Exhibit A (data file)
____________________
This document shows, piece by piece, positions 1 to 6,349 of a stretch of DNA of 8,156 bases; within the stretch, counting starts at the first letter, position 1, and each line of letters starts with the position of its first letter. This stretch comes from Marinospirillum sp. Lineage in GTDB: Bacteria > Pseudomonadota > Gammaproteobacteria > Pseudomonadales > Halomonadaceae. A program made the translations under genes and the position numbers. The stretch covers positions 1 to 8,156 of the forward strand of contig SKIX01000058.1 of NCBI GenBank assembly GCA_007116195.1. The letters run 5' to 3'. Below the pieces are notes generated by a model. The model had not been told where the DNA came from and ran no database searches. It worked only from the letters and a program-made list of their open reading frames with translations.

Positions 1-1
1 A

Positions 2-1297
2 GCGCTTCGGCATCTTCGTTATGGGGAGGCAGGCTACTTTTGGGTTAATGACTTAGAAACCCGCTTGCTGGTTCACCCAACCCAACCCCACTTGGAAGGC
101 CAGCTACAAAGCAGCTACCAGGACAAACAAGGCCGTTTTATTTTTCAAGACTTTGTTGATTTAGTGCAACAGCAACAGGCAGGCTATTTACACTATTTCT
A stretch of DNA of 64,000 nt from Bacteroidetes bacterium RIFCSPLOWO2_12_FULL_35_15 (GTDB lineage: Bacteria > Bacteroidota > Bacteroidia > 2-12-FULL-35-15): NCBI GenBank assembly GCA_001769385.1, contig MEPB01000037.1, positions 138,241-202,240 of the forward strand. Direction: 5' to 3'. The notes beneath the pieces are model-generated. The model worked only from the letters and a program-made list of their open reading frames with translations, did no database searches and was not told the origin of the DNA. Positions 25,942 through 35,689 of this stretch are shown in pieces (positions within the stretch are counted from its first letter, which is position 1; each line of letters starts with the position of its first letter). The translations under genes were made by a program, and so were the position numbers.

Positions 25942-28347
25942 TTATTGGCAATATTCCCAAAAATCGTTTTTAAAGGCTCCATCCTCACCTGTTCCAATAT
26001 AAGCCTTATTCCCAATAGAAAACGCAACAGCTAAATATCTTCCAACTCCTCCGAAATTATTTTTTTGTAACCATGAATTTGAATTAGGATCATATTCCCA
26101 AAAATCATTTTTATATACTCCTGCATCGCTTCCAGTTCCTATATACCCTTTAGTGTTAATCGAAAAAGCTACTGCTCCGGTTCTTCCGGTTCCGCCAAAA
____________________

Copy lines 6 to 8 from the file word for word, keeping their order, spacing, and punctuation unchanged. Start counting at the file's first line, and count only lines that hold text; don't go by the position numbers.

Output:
101 CAGCTACAAAGCAGCTACCAGGACAAACAAGGCCGTTTTATTTTTCAAGACTTTGTTGATTTAGTGCAACAGCAACAGGCAGGCTATTTACACTATTTCT
A stretch of DNA of 64,000 nt from Bacteroidetes bacterium RIFCSPLOWO2_12_FULL_35_15 (GTDB lineage: Bacteria > Bacteroidota > Bacteroidia > 2-12-FULL-35-15): NCBI GenBank assembly GCA_001769385.1, contig MEPB01000037.1, positions 138,241-202,240 of the forward strand. Direction: 5' to 3'. The notes beneath the pieces are model-generated. The model worked only from the letters and a program-made list of their open reading frames with translations, did no database searches and was not told the origin of the DNA. Positions 25,942 through 35,689 of this stretch are shown in pieces (positions within the stretch are counted from its first letter, which is position 1; each line of letters starts with the position of its first letter). The translations under genes were made by a program, and so were the position numbers.

Positions 25942-28347